Sanātana Gosvāmī thus inquired into all phases of devotional service, or Kṛṣṇa consciousness, and Lord Caitanya taught him most confidentially from authoritative scriptures like Śrīmad-Bhāgavatam. The Lord also referred to the Vedic literature known as Hari-vaṁśa, which gives information about the transcendental abode of Kṛṣṇa. This information was disclosed by Indra when he offered his prayers after being defeated upon challenging the potency of Kṛṣṇa. In the Hari-vaṁśa it is stated that although birds and airplanes can fly high in the sky above the earth, they cannot reach the higher planetary systems. The higher planetary systems extend upward from the sun planet, which is situated in the middle of the universe. Above the sun are planetary systems where persons who are elevated by great austerities and penances are situated. The whole material universe is called Devī-dhāma, and above it is Śiva-dhāma, where Lord Śiva and his wife Pārvatī eternally reside. Above that planetary system is the spiritual sky, where innumerable spiritual planets, known as Vaikuṇṭhas, are situated. And above these Vaikuṇṭha planets is Kṛṣṇa's planet, known as Goloka Vṛndāvana. The word goloka means "planet of the cows." Because Kṛṣṇa is very fond of cows, His abode is known as Goloka. Goloka Vṛndāvana is larger than all the material and spiritual planets put together.
In his prayers in the Hari-vaṁśa, Indra admitted that he could not understand the situation of Goloka, even by asking Brahmā. Devotees of the Nārāyaṇa expansion of Kṛṣṇa attain the Vaikuṇṭha planets, but it is very difficult to reach the Goloka planet. Indeed, that planet can be reached only by devotees of Lord Caitanya or Lord Śrī Kṛṣṇa. Indra then said to Lord Kṛṣṇa: "You have descended from that Goloka planet in the spiritual world, and the disturbance I created was all due to my foolishness." Therefore Indra begged Lord Kṛṣṇa to excuse him.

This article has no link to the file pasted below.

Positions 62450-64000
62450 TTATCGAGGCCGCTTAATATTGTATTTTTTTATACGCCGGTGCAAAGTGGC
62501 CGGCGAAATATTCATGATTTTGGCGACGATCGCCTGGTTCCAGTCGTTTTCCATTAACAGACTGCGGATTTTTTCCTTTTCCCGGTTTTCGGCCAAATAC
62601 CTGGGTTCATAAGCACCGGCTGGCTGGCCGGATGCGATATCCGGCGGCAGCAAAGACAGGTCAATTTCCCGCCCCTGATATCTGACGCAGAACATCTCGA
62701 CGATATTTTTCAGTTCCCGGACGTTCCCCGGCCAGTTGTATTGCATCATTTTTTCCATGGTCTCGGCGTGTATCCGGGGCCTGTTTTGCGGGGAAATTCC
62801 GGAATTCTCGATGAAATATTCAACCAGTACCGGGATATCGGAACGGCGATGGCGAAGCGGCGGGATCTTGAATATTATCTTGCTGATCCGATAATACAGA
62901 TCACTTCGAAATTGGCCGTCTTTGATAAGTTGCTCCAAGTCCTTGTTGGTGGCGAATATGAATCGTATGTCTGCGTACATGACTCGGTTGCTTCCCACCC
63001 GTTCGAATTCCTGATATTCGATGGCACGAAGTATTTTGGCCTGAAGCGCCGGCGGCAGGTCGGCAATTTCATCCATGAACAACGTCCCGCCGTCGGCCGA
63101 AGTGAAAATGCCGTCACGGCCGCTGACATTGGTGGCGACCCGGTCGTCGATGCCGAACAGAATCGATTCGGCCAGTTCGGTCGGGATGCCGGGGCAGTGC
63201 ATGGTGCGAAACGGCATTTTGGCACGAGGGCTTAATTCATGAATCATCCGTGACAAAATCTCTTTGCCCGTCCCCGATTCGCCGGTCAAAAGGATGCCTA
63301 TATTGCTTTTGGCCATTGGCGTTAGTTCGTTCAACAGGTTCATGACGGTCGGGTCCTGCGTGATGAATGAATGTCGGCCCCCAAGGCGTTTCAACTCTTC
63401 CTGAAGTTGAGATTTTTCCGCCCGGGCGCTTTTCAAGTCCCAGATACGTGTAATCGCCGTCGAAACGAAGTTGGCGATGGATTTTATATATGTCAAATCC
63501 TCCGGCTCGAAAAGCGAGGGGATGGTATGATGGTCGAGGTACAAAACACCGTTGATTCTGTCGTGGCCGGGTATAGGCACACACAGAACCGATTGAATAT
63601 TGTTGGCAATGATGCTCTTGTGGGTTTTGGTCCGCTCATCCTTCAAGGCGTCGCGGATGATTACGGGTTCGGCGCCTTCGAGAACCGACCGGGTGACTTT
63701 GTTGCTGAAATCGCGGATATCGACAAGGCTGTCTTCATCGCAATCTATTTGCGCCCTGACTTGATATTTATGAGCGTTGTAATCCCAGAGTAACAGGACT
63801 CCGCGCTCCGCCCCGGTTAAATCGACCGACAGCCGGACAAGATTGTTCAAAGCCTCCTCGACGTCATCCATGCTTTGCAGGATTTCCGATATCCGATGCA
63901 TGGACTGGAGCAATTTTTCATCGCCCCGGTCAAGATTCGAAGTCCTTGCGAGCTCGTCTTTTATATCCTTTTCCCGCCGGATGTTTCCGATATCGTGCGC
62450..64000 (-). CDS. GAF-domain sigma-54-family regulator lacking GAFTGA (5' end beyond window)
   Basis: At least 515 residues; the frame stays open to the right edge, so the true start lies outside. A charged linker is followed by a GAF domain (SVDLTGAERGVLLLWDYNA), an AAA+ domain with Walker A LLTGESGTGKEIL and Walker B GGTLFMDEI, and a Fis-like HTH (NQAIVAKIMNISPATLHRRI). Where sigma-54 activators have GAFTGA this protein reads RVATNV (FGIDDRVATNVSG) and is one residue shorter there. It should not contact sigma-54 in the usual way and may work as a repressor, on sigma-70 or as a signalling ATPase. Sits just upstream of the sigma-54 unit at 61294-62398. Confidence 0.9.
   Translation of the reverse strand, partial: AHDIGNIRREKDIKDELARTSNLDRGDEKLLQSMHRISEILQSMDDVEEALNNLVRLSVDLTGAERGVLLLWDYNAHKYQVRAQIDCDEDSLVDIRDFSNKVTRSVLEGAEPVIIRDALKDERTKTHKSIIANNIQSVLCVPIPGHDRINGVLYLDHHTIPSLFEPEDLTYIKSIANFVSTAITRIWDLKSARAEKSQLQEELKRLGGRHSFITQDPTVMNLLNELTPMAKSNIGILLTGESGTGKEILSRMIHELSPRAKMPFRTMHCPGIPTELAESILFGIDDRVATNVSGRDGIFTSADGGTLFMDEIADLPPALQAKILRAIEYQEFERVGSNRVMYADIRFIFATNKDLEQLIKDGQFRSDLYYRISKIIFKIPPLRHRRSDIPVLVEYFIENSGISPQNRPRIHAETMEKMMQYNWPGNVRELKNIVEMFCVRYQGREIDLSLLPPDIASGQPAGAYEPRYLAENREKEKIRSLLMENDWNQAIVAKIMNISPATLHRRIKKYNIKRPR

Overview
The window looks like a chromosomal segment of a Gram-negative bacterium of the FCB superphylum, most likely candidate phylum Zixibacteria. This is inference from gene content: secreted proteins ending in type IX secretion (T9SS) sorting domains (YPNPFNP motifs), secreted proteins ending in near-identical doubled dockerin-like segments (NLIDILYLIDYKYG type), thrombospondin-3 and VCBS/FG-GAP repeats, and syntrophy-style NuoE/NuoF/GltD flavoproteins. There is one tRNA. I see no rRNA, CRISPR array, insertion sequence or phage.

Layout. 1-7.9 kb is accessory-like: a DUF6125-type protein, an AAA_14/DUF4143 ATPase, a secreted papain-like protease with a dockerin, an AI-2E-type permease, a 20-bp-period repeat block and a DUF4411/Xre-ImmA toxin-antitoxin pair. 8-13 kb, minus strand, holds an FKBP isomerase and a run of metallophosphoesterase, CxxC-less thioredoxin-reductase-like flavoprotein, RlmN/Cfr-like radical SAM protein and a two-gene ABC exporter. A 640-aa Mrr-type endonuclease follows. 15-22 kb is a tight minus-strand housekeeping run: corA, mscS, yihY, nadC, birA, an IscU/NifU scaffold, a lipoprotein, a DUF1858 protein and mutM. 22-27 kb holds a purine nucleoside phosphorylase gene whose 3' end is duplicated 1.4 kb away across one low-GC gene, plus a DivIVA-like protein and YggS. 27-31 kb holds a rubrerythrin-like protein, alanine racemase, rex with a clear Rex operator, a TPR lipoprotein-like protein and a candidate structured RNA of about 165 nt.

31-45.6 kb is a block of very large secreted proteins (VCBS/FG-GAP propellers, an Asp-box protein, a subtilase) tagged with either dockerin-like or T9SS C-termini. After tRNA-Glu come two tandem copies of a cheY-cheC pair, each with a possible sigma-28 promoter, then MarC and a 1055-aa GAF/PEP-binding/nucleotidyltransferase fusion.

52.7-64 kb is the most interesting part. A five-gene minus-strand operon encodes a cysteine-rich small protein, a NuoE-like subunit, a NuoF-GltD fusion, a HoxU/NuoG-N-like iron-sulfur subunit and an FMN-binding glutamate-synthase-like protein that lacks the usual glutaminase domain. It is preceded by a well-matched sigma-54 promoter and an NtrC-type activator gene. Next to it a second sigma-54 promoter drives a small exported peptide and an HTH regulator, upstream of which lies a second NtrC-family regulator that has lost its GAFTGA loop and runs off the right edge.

The last phase of the pastimes of Lord Kṛṣṇa is described in Śrīmad-Bhāgavatam as mauṣala-līlā. This series of pastimes includes Kṛṣṇa's mysterious disappearance from the material world. In that pastime the Lord played the part of being killed by a hunter. There are many improper explanations of scriptural passages describing the last portion of Lord Kṛṣṇa's pastimes (such as the explanation of descriptions of Kṛṣṇa as the incarnation of a hair), but Lord Caitanya properly explained these passages and gave them the right interpretation. As far as Kṛṣṇa being the incarnation of a hair is concerned, this is mentioned in Śrīmad-Bhāgavatam, the Viṣṇu Purāṇa and the Mahābhārata. In the Mahābhārata it is stated that Lord Viṣṇu snatched a gray hair and a black hair from His head and that these two hairs entered into the wombs of two queens of the Yadu dynasty, namely Rohiṇī and Devakī. It is also stated there that Lord Kṛṣṇa descends to the material world in order to vanquish all the demons. Some say that Kṛṣṇa is the incarnation of Viṣṇu who lies in the ocean of milk within this universe. Śrīla Rūpa Gosvāmī, in his Laghu-bhāgavatāmṛta, along with his commentator, Śrī Baladeva Vidyābhūṣaṇa, have discussed these points fully and have established the exact truth. Śrī Jīva Gosvāmī also discusses these points in the Kṛṣṇa-sandarbha.
When Lord Caitanya finished His instructions to Śrī Sanātana Gosvāmī, Sanātana, being empowered and enlightened, was so transcendentally pleased that he at once fell at the feet of Lord Caitanya and said, "I was born in a very low family, and I have always associated with lowly people; therefore I am the lowest of sinners. Yet You are so kind that You have taught me lessons which are not even understood by Lord Brahmā, the greatest being in this universe. By Your grace I have appreciated the conclusions which You have taught me, but I am so low that I cannot even touch a drop of the ocean of Your instructions. Thus if You want me, who am nothing but a lame man, to dance, then please give me Your benediction by placing Your feet on my head."